In the next paragraph Cross observed that for the mathematically inclined his method would appear "... as one of solving a series of normal simultaneous equations by successive approximation" [Cross 1949:2]. Indeed it was.

Cross supplied an illustration shown in Figure 1. He assumed that the members would be straight and of uniform section. Siffnesses were proportional to the moments of inertia (I), divided by the lengths (L), but the relative volume given for I/L in the problems might as well be the relative stiffnesses of a series of beams of varying section. In that case the carry-over factors would not be -½. Figure 1 is entirely academic. It does not represent any particular type of structure or any probable conditions of loading. It has the advantage that it involves all the conditions that can occur in a frame that is made up of straight members and in which the points are not displaced.
The table in Figure 2 shows the remarkable convergence that occurs after the moments have been distributed according to the Cross method.

Cross's willingness to accept approximation troubled that minority in the engineering profession who insisted on exactitude. Cross himself readily admitted that the values of moments and shears could not be found exactly. He concluded that there was then no point in trying to find them exactly. He was after a method of analysis which combined reasonable precision with speed. That he achieved his end is clear from a survey of the thirty eight commentators to his brief article. These individuals, partly academics, partly practicing engineers, generally saw that his method was a major contribution to structural analysis. It quickly passed into the curricula of the best American schools of engineering and by 1935 was generally taught. It continued to be received doctrine until the nineteen-sixties.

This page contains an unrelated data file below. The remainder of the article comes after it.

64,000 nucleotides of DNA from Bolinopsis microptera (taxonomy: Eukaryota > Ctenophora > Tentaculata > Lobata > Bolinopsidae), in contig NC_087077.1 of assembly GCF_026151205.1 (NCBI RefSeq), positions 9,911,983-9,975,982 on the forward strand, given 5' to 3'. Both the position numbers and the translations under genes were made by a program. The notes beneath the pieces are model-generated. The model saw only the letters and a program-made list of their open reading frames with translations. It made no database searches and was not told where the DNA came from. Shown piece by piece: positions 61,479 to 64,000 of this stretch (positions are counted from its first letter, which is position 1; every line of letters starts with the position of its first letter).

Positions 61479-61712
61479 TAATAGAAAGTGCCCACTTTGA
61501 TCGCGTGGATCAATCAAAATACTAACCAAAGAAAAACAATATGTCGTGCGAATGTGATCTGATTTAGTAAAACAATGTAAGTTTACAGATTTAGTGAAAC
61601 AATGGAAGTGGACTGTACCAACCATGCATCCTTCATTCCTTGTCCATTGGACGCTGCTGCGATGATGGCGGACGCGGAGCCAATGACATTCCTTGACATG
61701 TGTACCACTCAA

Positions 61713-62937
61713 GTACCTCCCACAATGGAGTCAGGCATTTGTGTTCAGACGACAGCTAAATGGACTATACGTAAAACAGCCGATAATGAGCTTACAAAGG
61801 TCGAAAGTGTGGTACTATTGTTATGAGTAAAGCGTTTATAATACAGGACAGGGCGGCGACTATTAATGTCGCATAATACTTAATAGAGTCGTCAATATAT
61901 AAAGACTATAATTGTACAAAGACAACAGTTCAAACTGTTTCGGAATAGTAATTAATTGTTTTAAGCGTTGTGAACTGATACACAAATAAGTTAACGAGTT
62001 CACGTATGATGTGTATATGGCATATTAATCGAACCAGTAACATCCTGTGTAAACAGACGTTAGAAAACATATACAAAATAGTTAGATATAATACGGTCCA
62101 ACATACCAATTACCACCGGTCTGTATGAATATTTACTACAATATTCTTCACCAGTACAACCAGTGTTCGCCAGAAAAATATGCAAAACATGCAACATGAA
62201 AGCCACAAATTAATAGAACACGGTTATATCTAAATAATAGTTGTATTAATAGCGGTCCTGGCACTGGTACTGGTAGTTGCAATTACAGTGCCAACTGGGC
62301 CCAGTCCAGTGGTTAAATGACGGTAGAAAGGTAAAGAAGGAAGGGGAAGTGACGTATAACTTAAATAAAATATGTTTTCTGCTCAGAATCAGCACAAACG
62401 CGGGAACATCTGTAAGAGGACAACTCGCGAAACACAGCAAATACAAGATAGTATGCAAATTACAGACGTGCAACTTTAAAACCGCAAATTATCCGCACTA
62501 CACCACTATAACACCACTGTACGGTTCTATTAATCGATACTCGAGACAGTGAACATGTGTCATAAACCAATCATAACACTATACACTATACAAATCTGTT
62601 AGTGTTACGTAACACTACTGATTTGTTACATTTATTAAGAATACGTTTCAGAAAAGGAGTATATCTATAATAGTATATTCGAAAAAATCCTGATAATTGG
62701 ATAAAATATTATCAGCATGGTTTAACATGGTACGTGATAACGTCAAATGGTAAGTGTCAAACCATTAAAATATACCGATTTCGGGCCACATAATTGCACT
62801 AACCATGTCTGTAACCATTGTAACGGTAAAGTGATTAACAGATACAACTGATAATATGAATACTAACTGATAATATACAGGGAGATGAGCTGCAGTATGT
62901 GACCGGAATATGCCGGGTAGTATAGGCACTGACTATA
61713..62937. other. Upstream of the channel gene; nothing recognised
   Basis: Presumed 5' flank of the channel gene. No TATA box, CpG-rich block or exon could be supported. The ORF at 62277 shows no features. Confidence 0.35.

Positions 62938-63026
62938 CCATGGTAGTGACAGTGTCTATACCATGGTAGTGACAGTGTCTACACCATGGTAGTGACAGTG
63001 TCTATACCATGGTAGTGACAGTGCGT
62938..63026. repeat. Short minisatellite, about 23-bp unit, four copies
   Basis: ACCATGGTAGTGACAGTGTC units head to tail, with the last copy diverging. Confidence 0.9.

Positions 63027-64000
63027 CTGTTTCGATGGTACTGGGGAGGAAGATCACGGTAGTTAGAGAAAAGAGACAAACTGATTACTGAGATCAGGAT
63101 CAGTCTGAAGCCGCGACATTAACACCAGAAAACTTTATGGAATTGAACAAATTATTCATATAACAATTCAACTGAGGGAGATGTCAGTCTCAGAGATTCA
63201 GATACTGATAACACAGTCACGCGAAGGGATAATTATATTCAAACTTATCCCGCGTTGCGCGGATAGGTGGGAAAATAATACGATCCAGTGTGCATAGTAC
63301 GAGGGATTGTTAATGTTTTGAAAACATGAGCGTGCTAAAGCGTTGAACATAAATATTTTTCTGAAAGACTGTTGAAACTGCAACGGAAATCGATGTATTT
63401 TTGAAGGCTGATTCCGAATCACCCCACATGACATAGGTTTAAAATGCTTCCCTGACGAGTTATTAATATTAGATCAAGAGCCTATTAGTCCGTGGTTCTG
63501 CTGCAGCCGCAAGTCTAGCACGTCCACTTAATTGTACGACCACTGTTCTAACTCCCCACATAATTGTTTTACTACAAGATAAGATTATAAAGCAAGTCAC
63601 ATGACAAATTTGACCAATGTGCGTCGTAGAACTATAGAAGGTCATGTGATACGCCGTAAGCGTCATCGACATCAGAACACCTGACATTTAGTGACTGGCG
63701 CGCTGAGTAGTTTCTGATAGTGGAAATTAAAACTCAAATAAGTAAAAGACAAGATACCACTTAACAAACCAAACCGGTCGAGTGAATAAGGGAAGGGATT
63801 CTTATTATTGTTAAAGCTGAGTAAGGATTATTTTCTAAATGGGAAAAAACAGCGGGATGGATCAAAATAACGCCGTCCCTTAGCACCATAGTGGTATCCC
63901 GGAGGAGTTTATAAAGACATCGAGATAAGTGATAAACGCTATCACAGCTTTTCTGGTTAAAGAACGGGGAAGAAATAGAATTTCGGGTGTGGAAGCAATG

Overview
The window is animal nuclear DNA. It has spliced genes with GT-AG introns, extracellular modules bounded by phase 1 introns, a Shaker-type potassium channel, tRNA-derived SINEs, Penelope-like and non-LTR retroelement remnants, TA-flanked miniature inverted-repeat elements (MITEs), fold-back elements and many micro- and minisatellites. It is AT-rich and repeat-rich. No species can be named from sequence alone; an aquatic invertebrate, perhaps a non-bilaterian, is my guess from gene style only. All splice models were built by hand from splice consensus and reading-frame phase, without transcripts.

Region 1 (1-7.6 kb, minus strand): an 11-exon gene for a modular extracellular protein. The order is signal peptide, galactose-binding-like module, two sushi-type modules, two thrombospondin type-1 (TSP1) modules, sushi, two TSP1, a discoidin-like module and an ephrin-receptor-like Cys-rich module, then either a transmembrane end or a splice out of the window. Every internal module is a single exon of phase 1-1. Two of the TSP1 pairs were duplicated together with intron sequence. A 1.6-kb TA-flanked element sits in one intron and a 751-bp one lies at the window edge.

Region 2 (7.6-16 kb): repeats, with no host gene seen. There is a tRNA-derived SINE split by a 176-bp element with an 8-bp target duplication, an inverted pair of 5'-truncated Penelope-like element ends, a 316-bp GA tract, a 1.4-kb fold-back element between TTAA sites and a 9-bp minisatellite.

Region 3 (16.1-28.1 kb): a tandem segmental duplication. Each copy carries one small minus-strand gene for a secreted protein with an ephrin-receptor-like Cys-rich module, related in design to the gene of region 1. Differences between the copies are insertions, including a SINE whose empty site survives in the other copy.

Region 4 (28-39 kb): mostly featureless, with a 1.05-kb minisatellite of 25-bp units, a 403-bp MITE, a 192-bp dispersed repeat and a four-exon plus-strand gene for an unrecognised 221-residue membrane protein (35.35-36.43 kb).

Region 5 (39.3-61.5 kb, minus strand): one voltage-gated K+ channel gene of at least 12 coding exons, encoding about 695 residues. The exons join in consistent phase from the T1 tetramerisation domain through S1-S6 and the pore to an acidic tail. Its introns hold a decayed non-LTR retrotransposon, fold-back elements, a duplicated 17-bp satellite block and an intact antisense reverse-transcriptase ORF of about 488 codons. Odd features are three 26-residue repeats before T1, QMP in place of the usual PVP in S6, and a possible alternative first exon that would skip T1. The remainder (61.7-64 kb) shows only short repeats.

In the light of subsequent developments in twentieth century architecture and engineering, it is worth noting that Hardy Cross included a list of seventeen problems for which his method of analysis would not work. Chief among these were (1) Methods of constructing curves of maximum moments and (2) Methods of constructing curves of maximum shears. The Cross system would not therefore be of any assistance to an engineer computing the stresses in an elegant bridge by Maillart or one of the superb hyperbolic paraboloids of Felix Candela. For this kind of building other tools of analysis were required. And since much late twentieth century architecture involves curved forms (one thinks immediately of Frank Gehry), there is no possible application of the moment distribution method. But for anyone building a structure with a reinforced concrete frame between 1932 and 1960, the method of Hardy Cross was a blessing indeed. And there were many of these, perhaps more in Europe than in the United States, which has always had a building economy where multistory structures have been framed in steel. Professor Robert Darvas, an eminent structural engineer who was educated in Budapest after World War II, learned the moment distribution method of Hardy Cross. Bob remarked in conversation that "His reputation was absolutely world wide". Hence it seems to me that Profeasor Falter overlooked an important mathematical contribution to structural theory in the years 1932-1969.